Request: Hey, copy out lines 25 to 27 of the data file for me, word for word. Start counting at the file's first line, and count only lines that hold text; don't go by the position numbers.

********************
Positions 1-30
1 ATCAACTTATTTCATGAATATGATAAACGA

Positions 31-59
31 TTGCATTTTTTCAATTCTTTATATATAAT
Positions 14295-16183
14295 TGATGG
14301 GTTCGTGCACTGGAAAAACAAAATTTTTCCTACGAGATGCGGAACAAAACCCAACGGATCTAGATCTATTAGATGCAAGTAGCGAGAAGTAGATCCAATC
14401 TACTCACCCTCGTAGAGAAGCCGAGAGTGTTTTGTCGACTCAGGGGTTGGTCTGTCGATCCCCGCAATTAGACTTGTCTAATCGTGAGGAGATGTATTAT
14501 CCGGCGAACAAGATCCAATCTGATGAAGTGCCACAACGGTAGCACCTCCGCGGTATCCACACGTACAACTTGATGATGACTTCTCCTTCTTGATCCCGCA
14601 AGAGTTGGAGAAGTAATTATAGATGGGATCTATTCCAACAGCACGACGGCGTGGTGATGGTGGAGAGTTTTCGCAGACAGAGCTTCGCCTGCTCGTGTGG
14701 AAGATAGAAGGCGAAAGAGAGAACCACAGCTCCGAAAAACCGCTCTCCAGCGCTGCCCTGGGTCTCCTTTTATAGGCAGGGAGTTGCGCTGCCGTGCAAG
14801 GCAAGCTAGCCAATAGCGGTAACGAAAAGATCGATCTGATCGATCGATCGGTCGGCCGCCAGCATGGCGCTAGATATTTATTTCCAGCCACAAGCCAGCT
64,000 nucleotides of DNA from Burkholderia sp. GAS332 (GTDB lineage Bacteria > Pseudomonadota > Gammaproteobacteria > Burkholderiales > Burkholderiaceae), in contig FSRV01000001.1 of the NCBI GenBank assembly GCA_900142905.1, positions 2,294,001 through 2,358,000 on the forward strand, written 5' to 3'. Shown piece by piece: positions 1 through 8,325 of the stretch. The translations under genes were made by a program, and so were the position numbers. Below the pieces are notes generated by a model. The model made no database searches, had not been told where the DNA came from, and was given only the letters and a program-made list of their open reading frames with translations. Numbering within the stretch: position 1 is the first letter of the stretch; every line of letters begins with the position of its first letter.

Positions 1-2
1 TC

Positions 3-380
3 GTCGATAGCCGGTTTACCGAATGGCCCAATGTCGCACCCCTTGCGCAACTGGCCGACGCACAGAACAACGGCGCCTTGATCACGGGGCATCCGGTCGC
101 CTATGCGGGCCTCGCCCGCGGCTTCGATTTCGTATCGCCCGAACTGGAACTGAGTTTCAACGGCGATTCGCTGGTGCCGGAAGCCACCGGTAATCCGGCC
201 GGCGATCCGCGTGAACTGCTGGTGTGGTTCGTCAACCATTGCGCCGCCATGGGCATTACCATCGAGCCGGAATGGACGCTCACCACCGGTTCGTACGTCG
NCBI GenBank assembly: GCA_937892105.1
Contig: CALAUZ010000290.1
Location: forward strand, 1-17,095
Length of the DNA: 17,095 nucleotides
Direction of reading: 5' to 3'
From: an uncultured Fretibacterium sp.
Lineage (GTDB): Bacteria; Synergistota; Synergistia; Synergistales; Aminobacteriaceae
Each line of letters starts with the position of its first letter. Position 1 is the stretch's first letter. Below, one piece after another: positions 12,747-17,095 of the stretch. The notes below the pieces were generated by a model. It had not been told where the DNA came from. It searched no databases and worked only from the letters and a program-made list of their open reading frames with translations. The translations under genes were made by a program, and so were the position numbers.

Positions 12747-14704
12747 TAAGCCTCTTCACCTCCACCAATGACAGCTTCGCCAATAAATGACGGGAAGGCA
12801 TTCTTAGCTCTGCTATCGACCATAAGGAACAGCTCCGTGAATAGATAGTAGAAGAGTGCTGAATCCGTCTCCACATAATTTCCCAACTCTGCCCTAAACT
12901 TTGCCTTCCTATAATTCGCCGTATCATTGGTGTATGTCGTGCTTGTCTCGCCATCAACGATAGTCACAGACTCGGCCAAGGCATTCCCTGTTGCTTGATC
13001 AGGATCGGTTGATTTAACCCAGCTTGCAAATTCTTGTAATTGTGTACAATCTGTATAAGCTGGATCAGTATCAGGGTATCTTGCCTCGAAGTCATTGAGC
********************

From: an uncultured Fretibacterium sp.
Lineage (GTDB): Bacteria; Synergistota; Synergistia; Synergistales; Aminobacteriaceae
Each line of letters starts with the position of its first letter. Position 1 is the stretch's first letter. Below, one piece after another: positions 12,747-17,095 of the stretch. The notes below the pieces were generated by a model. It had not been told where the DNA came from. It searched no databases and worked only from the letters and a program-made list of their open reading frames with translations. The translations under genes were made by a program, and so were the position numbers.